Cision, a provider of earned media software and services has released a new study that examines the impact of social media on journalists.
The 2017 Global Social Journalism study provides insights into how journalists use social media and examines the problems that it has created for the media industry, including fake news and an increasing focus on speed rather than analysis.
Based on a global survey of 257 journalists, the study found that 90% of respondents use social media for work at least once a week and 48% could not successfully complete their work without social media.
To determine how journalists are using social media, the study examined the popularity of different channels and social media use cases.
Respondents noted that they increasingly use a wide variety of social media channels, with 42% of journalists using five or more channels a week.
When asked how they use social media, respondents identified publishing (67%), interacting with their audience (60%) and monitoring the news (46%) as very important, while only 6% of respondents deemed interacting with PR professionals on social media as being very important.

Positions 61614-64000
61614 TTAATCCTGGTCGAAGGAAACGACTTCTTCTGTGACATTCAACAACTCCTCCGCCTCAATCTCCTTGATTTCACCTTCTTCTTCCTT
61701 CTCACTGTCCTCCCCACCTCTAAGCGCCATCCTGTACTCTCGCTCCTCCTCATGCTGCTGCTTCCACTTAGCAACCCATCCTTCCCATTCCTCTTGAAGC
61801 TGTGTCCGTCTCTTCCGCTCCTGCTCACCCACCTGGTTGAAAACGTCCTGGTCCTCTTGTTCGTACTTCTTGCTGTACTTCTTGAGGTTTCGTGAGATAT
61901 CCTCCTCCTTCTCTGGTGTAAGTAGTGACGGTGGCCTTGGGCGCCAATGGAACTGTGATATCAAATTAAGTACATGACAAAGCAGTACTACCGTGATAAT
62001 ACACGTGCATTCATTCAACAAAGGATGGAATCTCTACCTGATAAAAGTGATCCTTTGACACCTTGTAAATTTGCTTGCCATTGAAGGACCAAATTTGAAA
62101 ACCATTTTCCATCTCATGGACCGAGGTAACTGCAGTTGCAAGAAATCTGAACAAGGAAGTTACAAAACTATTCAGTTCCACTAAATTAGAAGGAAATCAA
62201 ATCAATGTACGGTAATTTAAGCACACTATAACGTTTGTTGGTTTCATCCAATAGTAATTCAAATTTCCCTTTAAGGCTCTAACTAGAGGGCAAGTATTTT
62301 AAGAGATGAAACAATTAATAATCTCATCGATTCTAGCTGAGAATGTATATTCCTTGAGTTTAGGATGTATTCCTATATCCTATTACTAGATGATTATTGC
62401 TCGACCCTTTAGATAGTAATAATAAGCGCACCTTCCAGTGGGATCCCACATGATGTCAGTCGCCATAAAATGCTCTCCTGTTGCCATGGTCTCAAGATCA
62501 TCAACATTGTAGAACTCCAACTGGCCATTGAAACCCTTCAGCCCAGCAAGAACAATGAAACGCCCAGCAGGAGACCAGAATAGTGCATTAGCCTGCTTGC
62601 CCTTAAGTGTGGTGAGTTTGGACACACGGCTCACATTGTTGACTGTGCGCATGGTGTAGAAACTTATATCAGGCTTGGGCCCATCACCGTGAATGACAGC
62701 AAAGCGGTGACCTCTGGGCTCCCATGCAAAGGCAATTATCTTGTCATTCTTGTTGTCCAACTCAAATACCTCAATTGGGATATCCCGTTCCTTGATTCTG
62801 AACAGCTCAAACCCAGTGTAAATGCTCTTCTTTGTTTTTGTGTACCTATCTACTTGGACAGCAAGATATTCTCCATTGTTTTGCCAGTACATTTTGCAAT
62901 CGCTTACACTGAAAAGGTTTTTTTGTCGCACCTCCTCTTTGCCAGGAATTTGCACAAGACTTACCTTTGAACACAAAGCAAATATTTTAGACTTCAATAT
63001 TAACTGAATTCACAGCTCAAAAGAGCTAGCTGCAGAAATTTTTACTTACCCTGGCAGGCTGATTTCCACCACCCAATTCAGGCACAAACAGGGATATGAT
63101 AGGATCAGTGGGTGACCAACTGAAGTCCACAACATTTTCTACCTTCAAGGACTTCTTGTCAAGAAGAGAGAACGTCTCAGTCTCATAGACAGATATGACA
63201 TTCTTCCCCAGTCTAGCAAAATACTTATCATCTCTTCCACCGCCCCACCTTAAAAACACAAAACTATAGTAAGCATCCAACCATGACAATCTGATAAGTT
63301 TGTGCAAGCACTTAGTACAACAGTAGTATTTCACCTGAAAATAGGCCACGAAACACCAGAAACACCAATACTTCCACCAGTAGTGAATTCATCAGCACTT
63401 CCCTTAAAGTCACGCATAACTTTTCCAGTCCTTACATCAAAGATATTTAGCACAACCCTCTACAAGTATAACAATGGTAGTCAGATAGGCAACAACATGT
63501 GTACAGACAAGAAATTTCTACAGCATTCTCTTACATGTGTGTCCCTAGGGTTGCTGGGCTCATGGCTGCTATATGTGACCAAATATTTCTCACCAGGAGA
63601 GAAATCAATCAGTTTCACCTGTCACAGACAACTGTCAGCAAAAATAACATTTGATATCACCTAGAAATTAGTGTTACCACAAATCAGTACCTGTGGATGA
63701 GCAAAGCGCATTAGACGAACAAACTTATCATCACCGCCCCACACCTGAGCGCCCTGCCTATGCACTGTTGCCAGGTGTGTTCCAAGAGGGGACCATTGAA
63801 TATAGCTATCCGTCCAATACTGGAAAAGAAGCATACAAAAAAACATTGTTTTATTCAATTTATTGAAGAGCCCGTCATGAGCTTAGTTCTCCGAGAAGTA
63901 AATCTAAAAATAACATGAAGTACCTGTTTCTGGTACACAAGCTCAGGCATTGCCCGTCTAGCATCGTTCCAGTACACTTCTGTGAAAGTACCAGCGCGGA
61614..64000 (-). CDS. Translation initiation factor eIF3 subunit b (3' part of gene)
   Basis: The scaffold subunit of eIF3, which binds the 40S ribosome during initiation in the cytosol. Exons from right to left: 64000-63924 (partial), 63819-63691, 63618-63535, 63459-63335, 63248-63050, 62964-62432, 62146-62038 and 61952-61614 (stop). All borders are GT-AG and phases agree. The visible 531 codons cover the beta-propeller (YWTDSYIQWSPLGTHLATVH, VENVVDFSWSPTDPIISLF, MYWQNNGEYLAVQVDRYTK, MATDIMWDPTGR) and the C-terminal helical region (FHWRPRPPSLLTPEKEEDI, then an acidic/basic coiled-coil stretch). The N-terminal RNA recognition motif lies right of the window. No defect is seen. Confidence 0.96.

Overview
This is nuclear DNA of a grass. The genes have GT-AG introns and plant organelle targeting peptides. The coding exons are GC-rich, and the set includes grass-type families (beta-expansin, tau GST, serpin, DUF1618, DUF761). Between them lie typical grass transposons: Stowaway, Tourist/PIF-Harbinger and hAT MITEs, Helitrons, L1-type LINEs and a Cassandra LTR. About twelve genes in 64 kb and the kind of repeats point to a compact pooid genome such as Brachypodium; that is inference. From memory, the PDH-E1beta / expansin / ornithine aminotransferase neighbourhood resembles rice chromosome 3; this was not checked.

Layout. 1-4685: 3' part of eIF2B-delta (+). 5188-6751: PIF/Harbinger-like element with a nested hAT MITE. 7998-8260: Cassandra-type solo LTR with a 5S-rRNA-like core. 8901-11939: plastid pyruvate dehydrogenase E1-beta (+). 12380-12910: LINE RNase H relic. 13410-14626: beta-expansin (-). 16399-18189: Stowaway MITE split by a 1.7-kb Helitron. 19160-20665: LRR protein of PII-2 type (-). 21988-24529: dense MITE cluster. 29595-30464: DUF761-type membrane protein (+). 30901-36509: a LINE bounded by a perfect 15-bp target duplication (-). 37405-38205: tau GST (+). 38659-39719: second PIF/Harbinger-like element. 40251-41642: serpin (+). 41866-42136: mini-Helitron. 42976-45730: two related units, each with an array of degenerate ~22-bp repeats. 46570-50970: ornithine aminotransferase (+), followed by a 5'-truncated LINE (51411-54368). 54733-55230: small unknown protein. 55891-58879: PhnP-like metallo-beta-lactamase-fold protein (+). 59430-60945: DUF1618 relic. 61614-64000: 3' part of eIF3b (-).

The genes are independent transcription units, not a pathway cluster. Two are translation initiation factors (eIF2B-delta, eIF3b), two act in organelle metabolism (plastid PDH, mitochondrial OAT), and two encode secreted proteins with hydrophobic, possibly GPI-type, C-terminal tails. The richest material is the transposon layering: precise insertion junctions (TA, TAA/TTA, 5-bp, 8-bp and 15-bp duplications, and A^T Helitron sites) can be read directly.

“The question is no longer whether social media is important to the journalist: this study confirms it’s woven into their day-to-day work process,” said Chris Lynch, Cision CMO.
“What’s more fascinating is that journalists are expressing concern about the societal impacts of social media on journalism. For example, it’s clear that ‘fake news’ on social media sites and the discourse that follows might be undermining the overall value of their craft. Brand communicators have an opportunity to help journalists sift through the noise and get reliable information in the process of their reporting.”
Despite social media being an increasingly central part of their daily job, journalists’ views on the impact of social media on their profession, work and daily practices were mixed.
Less than half of respondents agreed that social media has had a positive impact on journalism ,and of particular concern was the rise of fake news, with 51% of respondents identifying it as a serious problem.
News, politics and current affairs journalists were most concerned about fake news, as were younger respondents when compared to their older colleagues. Other concerns included the impact of social media on traditional journalistic values (57%) and the role that social media has played in encouraging journalists to focus on speed rather than analysis (77%).